A week after a bullish golden cross pattern formed in the Dow Jones Industrial Average
a pair of important stock-market indexes are also beginning to generate upbeat chart formations—suggesting that a mostly technology-driven rally may be fanning out to other sectors of the market.

Indeed, the Dow Jones Transportation Average

was closing in on a golden cross of its own. A golden cross occurs when the 50-day moving average for an asset price trades above the 200-day MA, while a so-called death cross, comparatively, is when the 50-day falls below the long-term average.

The 50-day for the transports, which tracks the performance of 20 large U.S. airlines, truckers, railroads and shippers, was at 9,535.54, while the 200-day stood at 9,635.68 Monday evening, or about 1% from the short-term average (see chart below):


On top of that, the small-capitalization Russell 2000 index

also wasn’t far from a golden cross in its charts, with the index’s 50-day moving average at 1,457.54, and its 200-day at 1,467.84.

The recent rally in the overall market has been largely fueled by investor demand for shares of fast-growing, highflying technology-related stocks, at the apparent expense of other areas of the market such as transports and small-capitalization stocks that tend to be viewed as slower-growing and more sensitive to the vagaries of the economy and the impact of coronavirus in particular.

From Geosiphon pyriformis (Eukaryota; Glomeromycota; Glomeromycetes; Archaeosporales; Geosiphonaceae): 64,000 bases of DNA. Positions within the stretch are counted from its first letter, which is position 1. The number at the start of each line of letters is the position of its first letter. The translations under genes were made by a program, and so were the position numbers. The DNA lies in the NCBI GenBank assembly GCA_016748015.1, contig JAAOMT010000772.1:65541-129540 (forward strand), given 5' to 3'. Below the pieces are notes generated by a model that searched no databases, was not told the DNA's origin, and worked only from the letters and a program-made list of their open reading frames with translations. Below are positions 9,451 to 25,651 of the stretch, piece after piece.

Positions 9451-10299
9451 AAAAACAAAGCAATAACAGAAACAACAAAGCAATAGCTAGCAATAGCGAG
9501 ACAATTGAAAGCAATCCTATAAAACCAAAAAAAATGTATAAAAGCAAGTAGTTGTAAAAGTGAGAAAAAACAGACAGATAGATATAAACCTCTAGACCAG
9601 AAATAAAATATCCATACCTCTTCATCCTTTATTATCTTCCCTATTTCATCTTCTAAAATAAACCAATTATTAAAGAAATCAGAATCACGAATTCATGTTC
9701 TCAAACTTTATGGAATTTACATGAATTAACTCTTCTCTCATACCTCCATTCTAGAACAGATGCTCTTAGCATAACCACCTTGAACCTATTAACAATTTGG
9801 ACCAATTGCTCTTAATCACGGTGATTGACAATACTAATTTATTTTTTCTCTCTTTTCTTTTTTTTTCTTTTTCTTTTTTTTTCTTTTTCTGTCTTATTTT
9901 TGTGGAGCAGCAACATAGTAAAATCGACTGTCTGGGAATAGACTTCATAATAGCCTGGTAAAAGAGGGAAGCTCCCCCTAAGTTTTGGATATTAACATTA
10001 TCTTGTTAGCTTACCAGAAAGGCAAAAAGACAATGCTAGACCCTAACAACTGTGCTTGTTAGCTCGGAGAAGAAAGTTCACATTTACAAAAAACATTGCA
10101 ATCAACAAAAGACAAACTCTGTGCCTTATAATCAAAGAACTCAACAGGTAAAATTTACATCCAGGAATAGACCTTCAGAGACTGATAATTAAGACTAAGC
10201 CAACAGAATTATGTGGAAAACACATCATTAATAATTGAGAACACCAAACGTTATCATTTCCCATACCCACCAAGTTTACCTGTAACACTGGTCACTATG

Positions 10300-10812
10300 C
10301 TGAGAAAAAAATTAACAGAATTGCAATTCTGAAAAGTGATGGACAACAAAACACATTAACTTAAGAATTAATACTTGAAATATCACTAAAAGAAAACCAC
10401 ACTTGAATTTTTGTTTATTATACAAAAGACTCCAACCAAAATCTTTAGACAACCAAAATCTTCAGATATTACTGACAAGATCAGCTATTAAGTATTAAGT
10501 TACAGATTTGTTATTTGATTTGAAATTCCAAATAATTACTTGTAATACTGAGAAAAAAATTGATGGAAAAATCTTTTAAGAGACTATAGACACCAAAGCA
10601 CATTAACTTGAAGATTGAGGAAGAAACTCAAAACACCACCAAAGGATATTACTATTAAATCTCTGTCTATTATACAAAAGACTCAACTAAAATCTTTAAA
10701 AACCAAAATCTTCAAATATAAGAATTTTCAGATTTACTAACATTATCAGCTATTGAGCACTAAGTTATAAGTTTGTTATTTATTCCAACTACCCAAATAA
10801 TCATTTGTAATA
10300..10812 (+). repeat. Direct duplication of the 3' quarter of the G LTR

Notably, the Dow transports are viewed by so-called Dow theorists as a further tool to confirm an overall trend in the stock market. Dow Theory is based around the idea that watching how Dow Jones benchmarks behave can provide clues about future market direction.

The technology-heavy Nasdaq Composite Index

has registered 32 records so far in 2020, while the S&P 500

is less than 1% below its most recent record closing high put in on Feb. 19 and the Dow industrials are within 6% of their Feb. 12 record closing peak.

Although the Dow industrials formed a golden-cross last week, transports and small-cap stocks have mounted a steady resurgence that have outperformed the broader market based on their returns since the March 23 lows.

Hopefulness about the state of the economy in the aftermath the COVID-19 pandemic has spurred transports up by more than 62% from the low point of the market on March 23, which is widely viewed as the apex of fears surrounding the economic impact of the coronavirus. The Russell 2000 has climbed 58% since that late-March low. Comparatively, the S&P 500 is up 50%, the Dow is up more than 49% and the Nasdaq is up nearly 60% over the past five months, as of Monday’s close.

That said, transports saw a more pronounced fall ahead of the lows as did small-caps, and neither the transports nor the Russell 2000 index have put in a record close in nearly two years.

Transports closed on Monday at their highest level since Feb. 21, helped partly by a surge in shares of FedEx Corp
United Airlines Holdings

and United Parcel Services
but are off more than 6% from the September 2018 record closing high. The Russell 2000

also stands about 9% from its 2018 all-time closing high, according to FactSet data.

One tenet of Dow theory is that both the industrials and the transports have to send the same signals to confirm bullish (and bearish market trends), with a higher high for one necessarily coming as, or soon after, the other does the same.

Some analysts have also looked for confirmation in the uptrend for stocks in small-caps, banks and energy to assess the staying power of current the run-up for the broader market.

Source link


Please enter your comment!
Please enter your name here